Objective—To determine effects of domperidone and acepromazine maleate on microvascular blood flow in digital laminae of clinically normal adult horses.
Animals—8 clinically normal adult horses (4 mares and 4 geldings).
Procedures—In a 4-period crossover study, domperidone was administered PO at 1.1 mg/ kg and 5.5 mg/kg and IV at 0.2 mg/kg; acepromazine was administered IV at 0.04 mg/kg. The washout period between treatments was 1 week. A 3-minute measurement of laminar microvascular blood flow (LMBF) was obtained with laser Doppler flowmetry. Baseline measurements were obtained at −2, −1, and 0 hours prior to administration of drugs. Post-treatment measurements were obtained at 0.5, 1, 2, 3, 4, 5, 6, 7, 8, 10, and 12 hours. Percentage change from baseline values in LMBF for each treatment was subsequently calculated.
Results—Oral administration of domperidone at 1.1 mg/kg and 5.5 mg/kg significantly increased LMBF, compared with baseline values, beginning 4 hours after administration, and this effect persisted for at least 8 hours. Intravenous administration of domperidone at 0.2 mg/kg significantly increased LMBF, compared with baseline values, at 10 and 12 hours after administration. Administration of acepromazine (0.04 mg/kg, IV) significantly increased LMBF, compared with baseline values, at 3, 5, 8, and 10 hours after administration. No adverse effects of drugs were detected in any horse.
Conclusions and Clinical Relevance—Domperidone may be useful for preventing vasoconstriction and reduction in LMBF believed to occur in horses with laminitis, but additional research of the drug's effects in horses with laminitis is required.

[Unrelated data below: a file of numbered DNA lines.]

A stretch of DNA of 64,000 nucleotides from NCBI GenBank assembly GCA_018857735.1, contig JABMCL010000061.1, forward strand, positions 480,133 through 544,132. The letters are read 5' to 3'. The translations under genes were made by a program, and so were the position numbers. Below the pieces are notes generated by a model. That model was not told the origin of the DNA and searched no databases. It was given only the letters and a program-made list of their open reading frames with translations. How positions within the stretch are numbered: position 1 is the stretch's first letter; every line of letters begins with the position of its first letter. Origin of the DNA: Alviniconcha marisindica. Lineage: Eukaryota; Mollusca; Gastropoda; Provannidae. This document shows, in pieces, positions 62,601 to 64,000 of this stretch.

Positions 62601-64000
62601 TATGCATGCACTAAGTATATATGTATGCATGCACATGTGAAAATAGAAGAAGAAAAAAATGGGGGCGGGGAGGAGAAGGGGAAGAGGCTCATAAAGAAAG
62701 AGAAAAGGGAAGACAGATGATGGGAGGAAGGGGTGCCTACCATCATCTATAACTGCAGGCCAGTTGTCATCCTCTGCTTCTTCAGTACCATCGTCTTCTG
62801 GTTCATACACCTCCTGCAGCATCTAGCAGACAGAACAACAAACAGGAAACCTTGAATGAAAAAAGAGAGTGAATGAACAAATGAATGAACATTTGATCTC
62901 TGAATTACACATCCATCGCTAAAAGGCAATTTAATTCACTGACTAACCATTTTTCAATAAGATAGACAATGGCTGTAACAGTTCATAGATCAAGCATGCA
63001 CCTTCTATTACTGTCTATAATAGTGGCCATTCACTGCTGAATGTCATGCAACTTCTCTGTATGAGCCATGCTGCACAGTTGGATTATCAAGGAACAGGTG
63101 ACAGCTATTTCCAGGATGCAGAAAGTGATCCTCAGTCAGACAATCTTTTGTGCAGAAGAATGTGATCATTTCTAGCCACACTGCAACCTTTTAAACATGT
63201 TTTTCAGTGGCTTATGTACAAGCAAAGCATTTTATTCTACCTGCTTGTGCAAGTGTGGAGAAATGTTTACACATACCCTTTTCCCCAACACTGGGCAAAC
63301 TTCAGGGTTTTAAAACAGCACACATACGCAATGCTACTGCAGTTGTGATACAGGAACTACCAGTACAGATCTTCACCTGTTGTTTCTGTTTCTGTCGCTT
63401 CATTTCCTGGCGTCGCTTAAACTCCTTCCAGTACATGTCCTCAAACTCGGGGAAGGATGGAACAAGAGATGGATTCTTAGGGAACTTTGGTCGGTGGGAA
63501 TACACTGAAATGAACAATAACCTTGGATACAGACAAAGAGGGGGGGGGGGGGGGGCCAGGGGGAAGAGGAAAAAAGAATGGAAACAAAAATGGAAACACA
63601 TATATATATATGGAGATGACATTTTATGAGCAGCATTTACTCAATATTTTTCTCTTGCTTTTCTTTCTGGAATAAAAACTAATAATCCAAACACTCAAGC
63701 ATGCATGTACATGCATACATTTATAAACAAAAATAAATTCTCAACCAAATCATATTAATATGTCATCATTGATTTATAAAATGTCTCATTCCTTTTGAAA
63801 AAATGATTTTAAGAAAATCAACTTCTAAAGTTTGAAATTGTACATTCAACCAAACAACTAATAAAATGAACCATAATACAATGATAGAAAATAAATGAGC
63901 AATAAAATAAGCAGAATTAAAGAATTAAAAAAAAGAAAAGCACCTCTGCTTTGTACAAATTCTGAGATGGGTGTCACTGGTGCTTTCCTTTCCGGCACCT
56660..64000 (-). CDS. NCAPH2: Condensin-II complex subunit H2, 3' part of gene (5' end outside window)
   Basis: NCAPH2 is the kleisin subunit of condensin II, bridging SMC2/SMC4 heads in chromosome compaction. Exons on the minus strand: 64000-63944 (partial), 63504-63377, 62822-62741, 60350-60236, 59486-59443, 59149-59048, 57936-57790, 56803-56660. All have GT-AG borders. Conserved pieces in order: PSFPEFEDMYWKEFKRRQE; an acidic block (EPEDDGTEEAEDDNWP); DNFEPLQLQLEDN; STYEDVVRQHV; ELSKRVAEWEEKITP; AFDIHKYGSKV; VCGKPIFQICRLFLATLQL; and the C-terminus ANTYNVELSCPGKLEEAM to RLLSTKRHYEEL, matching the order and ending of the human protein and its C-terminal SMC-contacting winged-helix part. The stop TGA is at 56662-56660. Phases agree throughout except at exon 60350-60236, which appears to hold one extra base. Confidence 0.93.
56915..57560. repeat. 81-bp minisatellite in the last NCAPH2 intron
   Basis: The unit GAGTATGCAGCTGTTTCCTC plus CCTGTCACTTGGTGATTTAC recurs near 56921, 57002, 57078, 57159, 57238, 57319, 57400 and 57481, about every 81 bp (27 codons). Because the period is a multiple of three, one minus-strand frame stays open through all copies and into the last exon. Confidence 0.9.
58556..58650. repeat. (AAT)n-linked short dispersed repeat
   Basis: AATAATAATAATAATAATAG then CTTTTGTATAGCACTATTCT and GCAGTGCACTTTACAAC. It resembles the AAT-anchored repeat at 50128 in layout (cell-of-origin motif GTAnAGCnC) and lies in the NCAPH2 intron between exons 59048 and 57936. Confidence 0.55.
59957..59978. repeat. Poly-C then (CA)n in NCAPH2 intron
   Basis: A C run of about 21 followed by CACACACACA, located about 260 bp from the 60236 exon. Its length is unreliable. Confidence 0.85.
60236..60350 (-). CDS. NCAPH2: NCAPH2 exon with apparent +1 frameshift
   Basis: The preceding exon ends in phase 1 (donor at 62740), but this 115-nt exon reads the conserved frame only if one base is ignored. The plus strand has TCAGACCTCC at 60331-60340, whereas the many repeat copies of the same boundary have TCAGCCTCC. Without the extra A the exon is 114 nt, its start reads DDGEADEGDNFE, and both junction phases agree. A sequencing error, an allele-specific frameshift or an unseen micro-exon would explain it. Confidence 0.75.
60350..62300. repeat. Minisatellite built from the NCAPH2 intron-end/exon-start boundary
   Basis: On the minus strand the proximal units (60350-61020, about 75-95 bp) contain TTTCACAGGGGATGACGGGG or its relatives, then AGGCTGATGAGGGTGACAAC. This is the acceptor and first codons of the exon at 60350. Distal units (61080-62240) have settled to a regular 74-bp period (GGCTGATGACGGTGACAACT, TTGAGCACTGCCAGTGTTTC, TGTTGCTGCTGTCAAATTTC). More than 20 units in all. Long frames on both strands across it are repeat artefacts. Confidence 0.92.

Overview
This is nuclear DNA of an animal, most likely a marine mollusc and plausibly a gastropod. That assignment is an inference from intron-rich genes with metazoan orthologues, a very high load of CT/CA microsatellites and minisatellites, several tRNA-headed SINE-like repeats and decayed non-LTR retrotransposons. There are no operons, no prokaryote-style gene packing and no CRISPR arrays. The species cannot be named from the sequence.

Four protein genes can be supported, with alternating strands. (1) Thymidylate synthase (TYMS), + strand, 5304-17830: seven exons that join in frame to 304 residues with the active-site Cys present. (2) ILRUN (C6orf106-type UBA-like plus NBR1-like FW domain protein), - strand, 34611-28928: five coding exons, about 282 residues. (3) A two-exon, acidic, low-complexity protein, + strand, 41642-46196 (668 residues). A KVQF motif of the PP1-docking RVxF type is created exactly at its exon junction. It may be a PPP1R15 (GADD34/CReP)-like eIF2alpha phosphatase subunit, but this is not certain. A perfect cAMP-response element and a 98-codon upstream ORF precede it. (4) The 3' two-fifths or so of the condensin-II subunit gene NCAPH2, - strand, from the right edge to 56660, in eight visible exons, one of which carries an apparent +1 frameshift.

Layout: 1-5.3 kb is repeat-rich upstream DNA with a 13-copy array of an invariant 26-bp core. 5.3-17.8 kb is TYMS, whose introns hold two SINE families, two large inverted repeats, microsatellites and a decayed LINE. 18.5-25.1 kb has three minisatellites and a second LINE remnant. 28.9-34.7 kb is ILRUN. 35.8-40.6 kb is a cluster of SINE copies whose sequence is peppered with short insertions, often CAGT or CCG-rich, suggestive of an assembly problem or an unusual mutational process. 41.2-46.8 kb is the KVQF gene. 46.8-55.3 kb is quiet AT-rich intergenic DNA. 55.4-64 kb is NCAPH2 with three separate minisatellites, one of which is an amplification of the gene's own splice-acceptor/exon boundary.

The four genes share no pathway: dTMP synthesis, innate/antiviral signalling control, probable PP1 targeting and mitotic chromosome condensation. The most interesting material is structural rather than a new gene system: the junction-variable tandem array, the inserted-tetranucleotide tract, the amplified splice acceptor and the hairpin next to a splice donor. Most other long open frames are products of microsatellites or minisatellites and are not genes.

Objective—To evaluate antinociceptive and selected effects associated with IM administration of xylazine hydrochloride in combination with tiletamine-zolazepam in llamas.
Animals—8 adult male llamas.
Procedures—Each llama received tiletamine-zolazepam (2 mg/kg) combined with either xylazine (0.1, 0.2, or 0.4 mg/kg) or saline (0.9% NaCl) solution IM (treatments designated as TZ-Xy0.1, TZ-Xy0.2, TZ-Xy0.4, and TZ-Sal, respectively) at 1-week intervals. Selected cardiorespiratory variables were assessed during lateral recumbency and anesthesia, and recovery characteristics were recorded. Duration of antinociception was evaluated by clamping a claw every 5 minutes.
Results—Interval between treatment administration and lateral recumbency for TZ-Xy0.4 was shorter than that for TZ-Xy0.1 or TZ-Sal. Mean ± SEM duration of antinociception was longer for TZ-Xy0.4 (51.3 ± 7. 0 minutes), compared with findings for TZ-Xy0.2 (31.9 ± 6.0 minutes), TZ-Xy0.1 (8.1 ± 4.0 minutes), and TZ-Sal (0.6 ± 0.6 minutes). Interval between treatment administration and standing was longer for TZ-Xy0.4 (112 ± 9 minutes) than it was for TZ-Xy0.2 (77 ± 9 minutes) or TZ-Sal (68 ± 9 minutes). Mean heart and respiratory rates during the first 30 minutes for TZ-Sal exceeded values for the other treatments. Administration of TZ-Xy0.2 and TZ-Xy0.4 resulted in Pao2 < 60 mm Hg at 5 minutes after llamas attained lateral recumbency, and values differed from TZ-Sal findings at 5, 10, and 15 minutes; Paco2 was greater for TZ-Xy0.2 and TZ-Xy0.4 than for TZ-Sal at 5, 10, 15, and 20 minutes.
Conclusions and Clinical Relevance—Xylazine (0.2 and 0.4 mg/kg) increased the duration of antinociception in llamas anesthetized with tiletamine-zolazepam.